The article “Caged in a matchbox apartment, I pine for the pyol” (Open Page, Dec. 4) was interesting. Our house in Perambur, Chennai, had a thinnai facing the road on the west. It was, therefore, cool in the mornings. It was the most sought after place in the house, and started getting busy from 6 a.m. when The Hindu arrived. The sports page was in great demand among my brother's children and me. My brother read the newspaper till 8 a.m. My father, retired from the Railways, would unfold his easy chair and read the paper from the first to the last page, marking all important news items. This would go on till the sun reached overhead at 11 a.m.

After sunset, the thinnai was the meeting point of our school/college friends. It was also the place where my mother and her friends in the neighbourhood bargained with vegetable vendors and others. There was no television. The Vividh Bharati filled the air with music. The thinnai was also the venue for discussion whenever relatives visited us. We miss the thinnai. Memories come flooding when we pass through the area which is now a big, modern residence.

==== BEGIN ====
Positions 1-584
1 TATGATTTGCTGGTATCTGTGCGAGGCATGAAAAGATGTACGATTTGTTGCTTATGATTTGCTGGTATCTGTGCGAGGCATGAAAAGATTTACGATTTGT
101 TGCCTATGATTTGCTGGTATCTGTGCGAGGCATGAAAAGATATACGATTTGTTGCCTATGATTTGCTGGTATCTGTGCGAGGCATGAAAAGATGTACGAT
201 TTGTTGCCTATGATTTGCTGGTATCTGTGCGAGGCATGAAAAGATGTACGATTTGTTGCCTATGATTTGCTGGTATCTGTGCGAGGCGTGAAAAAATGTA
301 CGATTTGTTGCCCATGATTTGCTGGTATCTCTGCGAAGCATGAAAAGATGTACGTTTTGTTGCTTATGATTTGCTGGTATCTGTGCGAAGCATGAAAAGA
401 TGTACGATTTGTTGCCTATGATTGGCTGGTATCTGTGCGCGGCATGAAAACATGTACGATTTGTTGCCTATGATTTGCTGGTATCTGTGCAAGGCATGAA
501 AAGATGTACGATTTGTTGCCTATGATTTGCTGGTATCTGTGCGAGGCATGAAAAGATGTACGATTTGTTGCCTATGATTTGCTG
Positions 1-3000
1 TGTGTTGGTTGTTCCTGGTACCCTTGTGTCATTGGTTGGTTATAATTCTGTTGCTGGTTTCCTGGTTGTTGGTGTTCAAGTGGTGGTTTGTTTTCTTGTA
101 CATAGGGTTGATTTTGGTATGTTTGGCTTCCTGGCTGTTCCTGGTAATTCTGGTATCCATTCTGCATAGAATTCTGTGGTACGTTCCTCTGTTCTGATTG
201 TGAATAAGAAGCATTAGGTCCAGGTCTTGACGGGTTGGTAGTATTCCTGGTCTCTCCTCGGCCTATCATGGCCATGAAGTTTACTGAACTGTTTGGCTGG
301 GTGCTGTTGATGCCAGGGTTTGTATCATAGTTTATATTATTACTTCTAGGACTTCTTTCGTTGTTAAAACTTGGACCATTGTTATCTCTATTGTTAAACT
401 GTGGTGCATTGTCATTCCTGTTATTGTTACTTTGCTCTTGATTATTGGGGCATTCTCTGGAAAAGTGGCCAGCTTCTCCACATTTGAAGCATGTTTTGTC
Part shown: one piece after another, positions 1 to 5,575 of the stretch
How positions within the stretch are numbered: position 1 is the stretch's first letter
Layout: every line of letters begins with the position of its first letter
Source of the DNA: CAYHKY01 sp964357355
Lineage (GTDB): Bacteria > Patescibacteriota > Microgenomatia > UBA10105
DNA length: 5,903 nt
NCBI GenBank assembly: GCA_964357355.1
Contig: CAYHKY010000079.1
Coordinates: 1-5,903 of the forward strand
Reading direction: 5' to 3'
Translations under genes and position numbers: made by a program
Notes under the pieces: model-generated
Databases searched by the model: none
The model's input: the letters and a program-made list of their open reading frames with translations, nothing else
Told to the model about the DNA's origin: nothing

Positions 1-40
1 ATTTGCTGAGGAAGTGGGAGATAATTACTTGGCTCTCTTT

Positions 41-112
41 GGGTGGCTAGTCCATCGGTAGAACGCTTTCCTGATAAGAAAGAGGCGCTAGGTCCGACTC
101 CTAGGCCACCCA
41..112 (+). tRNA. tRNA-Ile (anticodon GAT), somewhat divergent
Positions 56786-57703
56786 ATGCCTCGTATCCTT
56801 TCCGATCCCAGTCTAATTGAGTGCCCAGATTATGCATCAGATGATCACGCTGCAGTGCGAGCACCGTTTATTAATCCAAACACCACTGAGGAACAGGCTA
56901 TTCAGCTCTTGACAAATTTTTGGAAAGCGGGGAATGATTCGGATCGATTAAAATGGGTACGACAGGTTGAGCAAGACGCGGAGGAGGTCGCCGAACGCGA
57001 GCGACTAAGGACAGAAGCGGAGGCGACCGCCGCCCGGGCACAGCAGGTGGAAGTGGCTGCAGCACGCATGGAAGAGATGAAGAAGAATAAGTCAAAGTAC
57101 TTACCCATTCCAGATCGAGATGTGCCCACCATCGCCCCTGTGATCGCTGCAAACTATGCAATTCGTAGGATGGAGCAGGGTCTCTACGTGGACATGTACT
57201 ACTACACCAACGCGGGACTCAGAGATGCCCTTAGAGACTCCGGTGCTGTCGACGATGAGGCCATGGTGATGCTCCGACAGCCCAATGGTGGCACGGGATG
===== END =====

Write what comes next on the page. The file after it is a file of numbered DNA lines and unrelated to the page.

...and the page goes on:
S.R. Viswanathan,


A typical, traditional Tamil house had a street veranda called tazhvaram and a raised platform with wooden columns and masonry benches for visitors, called thinnai. The thinnai linked the outside world to the home. When people were forced to migrate to cities for employment or studies, life changed a lot. They had to adjust to lives in nano-sized apartments.

‘Modern living' has become a tough call for many as apartments lack the openness of a traditional house.

Suhita Chanda,


Although the thinnai was awesome — it existed till about 50 years ago — it was also an unproductive place where people wasted time and spread rumours. I lived in a house with a thinnai for more than 25 years. I recall the thrilling and entertaining carrom tournaments we conducted on it. It was also transformed into a battleground when tempers ran high.

S. Muthupalaniappan,


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